The European Union has announced its intention to create a shared vaccination passport to facilitate travel between member states without the need for travelers to undergo COVID-19 PCR tests or quarantine upon arrival in a destination.
Additionally, its use could eventually be expanded to guarantee entry to large gatherings such as musical concerts and sporting events.
The matter was discussed during a virtual summit between EU leaders on 25 February 2021, in which representatives agreed to work to implement the new vaccination certificate in 3 months’ time.
The consensus among most EU countries is that a digital vaccination certificate would be an “important instrument” to help restart the bloc’s policy of free movement, reopen borders, and give the economy a much-needed boost.
When Will the EU Vaccination Certificate Be Launched?
The EU has stated that its intention is to reopen travel for summer 2021 and a European vaccination certificate is seen by many as the key to doing this.
A virtual summit between EU leaders on 25 February 2021 concluded that it was too early to move forward with a digital vaccination certificate, postponing the issue for a further 3 months until a sufficient number of people in the European bloc have been vaccinated.
Representatives from all the member states have been put to the task of coming up with proposals for the implementation of this “vaccination passport” in the meantime.
Italian MEP David Sassoli said that the European Council was working on a number of measures to allow mobility before the end of summer and that a vaccine certificate for Europe was on the agenda.
He voiced his support for the idea, describing it as “an instrument that can support an orderly reopening, a safe reopening of activities including economic activities and free movement”.
Common Vaccine Passport Supported by Several EU Countries
The proposal for the common European vaccine certificate has already received support from the governments of several EU countries where the economy is heavily dependent on tourism, including Greece, Portugal, and Spain.
Greek prime minister Kyriakos Mitsotakis has welcomed the implementation of a common EU vaccination passport, suggesting that it could “provide a positive incentive to encourage citizens to get vaccinated, which is the only way to ensure a return to normalcy”.
He also urged EU countries unsure about the measure to resolve the debate before the summer months and 2021’s busiest period for tourism begins.
Portuguese Prime Minister António Costa has echoed Mitsotakis’ words, stating: “The essential thing is to find a way to guarantee free movement in Europe so that no country feels the need to close its borders again due to the pandemic”. However, he has also suggested that he feels that mandatory PCR tests for travel should be maintained.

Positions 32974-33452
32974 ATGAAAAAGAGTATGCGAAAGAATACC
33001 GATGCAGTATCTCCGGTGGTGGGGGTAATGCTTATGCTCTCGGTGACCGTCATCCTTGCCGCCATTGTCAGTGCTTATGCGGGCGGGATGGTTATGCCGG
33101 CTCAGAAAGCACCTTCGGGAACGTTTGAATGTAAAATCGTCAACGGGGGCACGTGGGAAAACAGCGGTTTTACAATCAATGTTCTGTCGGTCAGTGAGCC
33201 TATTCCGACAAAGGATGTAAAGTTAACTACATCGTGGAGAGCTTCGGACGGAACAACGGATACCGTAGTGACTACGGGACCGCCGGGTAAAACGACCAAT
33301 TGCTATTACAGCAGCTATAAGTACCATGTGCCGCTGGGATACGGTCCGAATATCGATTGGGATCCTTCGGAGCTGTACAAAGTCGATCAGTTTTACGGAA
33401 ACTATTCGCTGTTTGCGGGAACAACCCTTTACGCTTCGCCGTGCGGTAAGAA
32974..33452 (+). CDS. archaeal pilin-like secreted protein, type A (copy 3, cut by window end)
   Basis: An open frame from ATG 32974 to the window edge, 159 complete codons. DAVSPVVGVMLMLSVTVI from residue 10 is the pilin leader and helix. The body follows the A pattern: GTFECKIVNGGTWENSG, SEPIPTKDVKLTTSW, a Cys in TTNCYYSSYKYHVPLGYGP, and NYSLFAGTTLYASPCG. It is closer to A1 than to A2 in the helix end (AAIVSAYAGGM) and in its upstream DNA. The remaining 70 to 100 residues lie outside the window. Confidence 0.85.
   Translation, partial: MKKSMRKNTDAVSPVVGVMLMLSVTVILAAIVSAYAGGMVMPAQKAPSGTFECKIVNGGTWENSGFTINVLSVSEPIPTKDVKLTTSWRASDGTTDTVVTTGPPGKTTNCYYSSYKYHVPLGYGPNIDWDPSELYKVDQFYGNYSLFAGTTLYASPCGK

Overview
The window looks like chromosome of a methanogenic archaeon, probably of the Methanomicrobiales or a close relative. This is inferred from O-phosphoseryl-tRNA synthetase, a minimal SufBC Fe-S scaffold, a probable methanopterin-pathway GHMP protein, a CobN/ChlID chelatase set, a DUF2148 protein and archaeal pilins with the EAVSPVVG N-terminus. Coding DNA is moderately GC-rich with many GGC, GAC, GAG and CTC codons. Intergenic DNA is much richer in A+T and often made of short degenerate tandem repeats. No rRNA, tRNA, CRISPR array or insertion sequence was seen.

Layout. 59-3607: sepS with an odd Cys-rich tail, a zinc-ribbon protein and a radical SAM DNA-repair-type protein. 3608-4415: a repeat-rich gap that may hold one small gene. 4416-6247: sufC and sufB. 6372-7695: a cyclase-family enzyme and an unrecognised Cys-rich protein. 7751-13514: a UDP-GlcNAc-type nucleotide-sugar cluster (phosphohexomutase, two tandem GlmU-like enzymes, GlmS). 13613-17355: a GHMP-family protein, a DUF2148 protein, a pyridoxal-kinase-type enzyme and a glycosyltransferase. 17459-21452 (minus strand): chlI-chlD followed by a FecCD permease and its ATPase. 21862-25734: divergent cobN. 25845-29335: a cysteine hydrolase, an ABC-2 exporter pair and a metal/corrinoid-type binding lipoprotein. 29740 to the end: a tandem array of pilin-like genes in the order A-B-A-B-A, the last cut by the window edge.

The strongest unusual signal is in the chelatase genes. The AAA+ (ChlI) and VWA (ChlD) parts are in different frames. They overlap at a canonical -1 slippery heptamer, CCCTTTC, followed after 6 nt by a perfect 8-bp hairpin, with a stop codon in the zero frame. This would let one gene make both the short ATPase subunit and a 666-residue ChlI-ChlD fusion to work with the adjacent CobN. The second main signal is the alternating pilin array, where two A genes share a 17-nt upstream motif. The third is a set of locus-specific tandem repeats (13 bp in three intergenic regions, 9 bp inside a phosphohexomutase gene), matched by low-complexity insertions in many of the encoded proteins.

Pedro Sánchez, the Prime Minister of Spain has also welcomed the potential common vaccination certificate as a way to “facilitate intra-community mobility” for tourism, but also for other travelers such as business visitors and students. However, he has also stressed that the implementation depends on “a consensus in the health and scientific community”.
World Health Organization Skeptical about the Certificate
Despite the support for the proposal put forward so far, the EU vaccination passport plan has also faced some criticism, most notably from the World Health Organization (WHO).
The WHO’s Emergency Committee has argued against using proof of vaccination or immunity as a condition of entry, reasoning that “the impact of vaccines in reducing transmission is still unknown” and that “the current availability of vaccines is too limited”.
Although it has not rejected the idea of the common vaccine certificate outright, it has cautioned that “being vaccinated should not exempt international travelers from complying with other measures to reduce the risk of travel”.
Von der Leyen has somewhat agreed with this sentiment, affirming that “This is something that we are going to have to discuss at the European level in order to have common rules. The important thing is to find the correct and fair balance”.
Vaccines, “the light at the end of the tunnel”
The news of a vaccination certificate reflects European Commission President Ursula von der Leyden’s comments at an event in Lisbon where Portugal assumed the rotating EU presidency, in which she asserted that “vaccination is the light at the end of the tunnel of this pandemic”.
Although making vaccination against COVID-19 compulsory in their territory falls to the government of each member state, the EC has strongly advocated vaccines as the only sustainable exit strategy from the coronavirus pandemic and has set the goal of vaccinating at least 70% of the European adult population in order to obtain herd immunity.
Von der Leyden has affirmed that with multiple vaccines against COVID-19 now on the market, including BioNTech, Moderna, and AstraZeneca, and more in development, they now have access to over 760 million doses, more than enough to vaccinate up to 80% of the total population of the EU.
Although von der Leyen has shared her opinion that a common vaccination certificate is “a medical necessity”, the leaders of some EU members, most notably France and Germany, have been reluctant to agree, although German Chancellor Angela Merkel appears to have warmed to the idea more recently.
Von der Leyen has also cautioned that there may be difficulties putting the EU vaccine certificate into practice and that “a second question, of a political and legal nature, is what you can do with this certificate.”